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Dramatic changes to pensions
The rules governing pensions are being radically changed this April and next.
Substantial reductions are being made to the annual and lifetime allowances for contributions, and the requirement for pension savers to buy annuities by the age of 75 is being abolished. Both will have far reaching consequences for many pension savers, especially those saving large amounts into pensions, or those belonging generous final salary schemes, as they could trigger large tax bills. The changes have been deemed necessary because the cost of tax relief on pensions has doubled in recent years to about £19bn in 2008-09.
The change means that the annual allowance (the amount of pension contributions on which individuals can get tax relief) will be reduced from £255,000 to £50,000 from April 2011. Once you do go above the allowance, you will have to pay tax on that part of your contributions that exceeds the £50,000 limit. It also means that the amount someone can save over a lifetime while receiving tax relief will be cut from £1.8m to £1.5m. The government says these changes will generate about £4bn annual revenue and that changes to the limits will only affect 100,000 people – the highest earners who can afford to make the biggest contributions.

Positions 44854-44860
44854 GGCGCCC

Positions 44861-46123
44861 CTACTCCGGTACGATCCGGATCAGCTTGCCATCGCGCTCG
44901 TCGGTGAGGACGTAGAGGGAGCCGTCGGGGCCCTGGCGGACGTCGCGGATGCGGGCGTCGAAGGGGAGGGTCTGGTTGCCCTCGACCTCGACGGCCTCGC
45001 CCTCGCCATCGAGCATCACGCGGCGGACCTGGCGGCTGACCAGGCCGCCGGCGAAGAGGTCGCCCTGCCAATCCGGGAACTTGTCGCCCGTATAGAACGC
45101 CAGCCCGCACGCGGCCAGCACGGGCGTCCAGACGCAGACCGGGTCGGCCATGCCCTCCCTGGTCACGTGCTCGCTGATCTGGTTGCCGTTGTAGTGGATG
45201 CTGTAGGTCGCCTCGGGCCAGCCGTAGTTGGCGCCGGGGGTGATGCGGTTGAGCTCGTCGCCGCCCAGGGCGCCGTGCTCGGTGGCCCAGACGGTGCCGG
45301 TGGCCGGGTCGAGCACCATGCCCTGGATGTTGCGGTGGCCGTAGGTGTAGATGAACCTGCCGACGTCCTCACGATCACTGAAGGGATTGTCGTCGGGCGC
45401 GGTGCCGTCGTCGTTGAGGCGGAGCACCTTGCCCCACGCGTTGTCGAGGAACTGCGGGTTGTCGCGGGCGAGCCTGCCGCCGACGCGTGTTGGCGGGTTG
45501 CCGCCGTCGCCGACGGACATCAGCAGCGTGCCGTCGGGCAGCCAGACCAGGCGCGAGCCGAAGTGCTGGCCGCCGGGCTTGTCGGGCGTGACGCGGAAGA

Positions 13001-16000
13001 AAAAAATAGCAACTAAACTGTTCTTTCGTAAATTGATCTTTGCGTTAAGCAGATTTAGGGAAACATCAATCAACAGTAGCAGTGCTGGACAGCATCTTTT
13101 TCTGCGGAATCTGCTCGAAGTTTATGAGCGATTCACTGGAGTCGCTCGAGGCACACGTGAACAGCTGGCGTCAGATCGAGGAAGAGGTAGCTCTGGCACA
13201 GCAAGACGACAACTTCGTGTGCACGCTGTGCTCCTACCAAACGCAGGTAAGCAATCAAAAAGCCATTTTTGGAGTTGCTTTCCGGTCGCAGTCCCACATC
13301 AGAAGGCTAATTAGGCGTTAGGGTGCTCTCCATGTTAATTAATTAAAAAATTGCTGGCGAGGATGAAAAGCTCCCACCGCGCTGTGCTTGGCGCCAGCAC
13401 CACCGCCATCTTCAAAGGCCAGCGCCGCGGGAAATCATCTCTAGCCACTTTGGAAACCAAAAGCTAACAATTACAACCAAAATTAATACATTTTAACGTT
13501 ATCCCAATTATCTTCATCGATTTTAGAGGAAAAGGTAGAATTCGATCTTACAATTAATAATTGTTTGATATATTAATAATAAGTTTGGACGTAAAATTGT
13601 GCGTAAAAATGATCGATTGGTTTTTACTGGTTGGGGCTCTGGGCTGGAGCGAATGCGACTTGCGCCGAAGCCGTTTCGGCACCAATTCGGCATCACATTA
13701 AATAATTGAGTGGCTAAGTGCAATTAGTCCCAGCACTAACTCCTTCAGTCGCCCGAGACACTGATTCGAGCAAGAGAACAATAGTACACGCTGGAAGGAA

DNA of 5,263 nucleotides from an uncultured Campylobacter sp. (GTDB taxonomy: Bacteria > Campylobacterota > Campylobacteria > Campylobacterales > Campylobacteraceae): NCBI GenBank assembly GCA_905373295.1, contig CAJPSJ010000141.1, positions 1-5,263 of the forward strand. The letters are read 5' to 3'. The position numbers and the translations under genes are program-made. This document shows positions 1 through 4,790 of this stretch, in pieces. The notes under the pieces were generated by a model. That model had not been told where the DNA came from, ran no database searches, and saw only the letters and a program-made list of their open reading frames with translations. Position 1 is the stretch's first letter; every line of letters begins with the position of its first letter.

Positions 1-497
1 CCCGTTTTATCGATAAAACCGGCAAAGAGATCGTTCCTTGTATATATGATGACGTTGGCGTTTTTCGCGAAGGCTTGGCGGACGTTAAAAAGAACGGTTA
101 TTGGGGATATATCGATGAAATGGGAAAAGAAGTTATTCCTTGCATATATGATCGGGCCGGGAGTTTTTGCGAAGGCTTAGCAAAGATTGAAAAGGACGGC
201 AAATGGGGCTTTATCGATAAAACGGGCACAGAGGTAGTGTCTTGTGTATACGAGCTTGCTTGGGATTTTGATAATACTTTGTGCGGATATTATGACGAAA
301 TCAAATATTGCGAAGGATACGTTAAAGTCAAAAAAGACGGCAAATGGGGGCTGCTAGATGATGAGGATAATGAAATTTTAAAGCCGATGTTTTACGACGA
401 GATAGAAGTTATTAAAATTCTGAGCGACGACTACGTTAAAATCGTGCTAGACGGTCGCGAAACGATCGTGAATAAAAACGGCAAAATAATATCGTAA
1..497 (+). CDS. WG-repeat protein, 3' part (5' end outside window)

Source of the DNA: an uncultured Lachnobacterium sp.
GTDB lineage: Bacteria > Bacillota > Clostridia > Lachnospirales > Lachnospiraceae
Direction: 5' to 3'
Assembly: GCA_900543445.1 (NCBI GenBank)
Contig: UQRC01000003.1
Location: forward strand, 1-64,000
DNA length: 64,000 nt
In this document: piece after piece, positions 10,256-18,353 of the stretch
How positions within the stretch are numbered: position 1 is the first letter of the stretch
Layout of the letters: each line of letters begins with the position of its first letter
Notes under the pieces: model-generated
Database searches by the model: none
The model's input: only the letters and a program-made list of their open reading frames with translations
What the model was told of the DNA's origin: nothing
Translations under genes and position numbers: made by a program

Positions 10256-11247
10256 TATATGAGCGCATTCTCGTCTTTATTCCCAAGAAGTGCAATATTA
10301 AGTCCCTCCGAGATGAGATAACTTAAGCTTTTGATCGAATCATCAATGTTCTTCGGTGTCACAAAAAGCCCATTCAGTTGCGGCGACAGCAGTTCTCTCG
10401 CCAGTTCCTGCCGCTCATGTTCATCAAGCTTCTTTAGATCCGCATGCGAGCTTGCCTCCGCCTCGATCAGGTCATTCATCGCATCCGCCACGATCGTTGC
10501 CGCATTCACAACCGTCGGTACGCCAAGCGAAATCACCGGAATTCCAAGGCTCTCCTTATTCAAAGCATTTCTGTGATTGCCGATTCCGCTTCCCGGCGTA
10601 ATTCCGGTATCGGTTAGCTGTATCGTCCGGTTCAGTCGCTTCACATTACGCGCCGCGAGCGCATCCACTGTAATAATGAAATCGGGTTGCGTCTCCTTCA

So what will be the likely effects of these changes? You can put as much into your pension as you like, so if you put £55,000 into your pension pot, you would then be over the threshold. Similarly, if your income is such that you tend to get large amounts of money one year and less in another, or you intend selling a business or property late in life and then putting the proceeds in your pension pot, you may fall foul of the drop in the annual limit.
However, the proposals appear to deal with this, in that if you want to put a large amount of money in your fund one year, you will be able to carry forward three years of unused contributions. So although it will be more difficult to put in large amounts of money, it will still be possible.
Those on final salary schemes may find themselves falling foul of the new rules, because if you get a significant pay rise this is interpreted as a contribution into your pension. This means that it will be easier to exceed the new lower annual allowance, in which case you will face a large tax bill.
At Census, we are helping savers to look for other options, for example Isas, offshore bonds and National Savings. However, we would urge savers pursuing these routes to take care with specific alternatives that the Government is targeting with anti-avoidance. These include employer-financed retirement benefit schemes and employee benefit trusts.
Paul Dixon – Chartered Financial Planner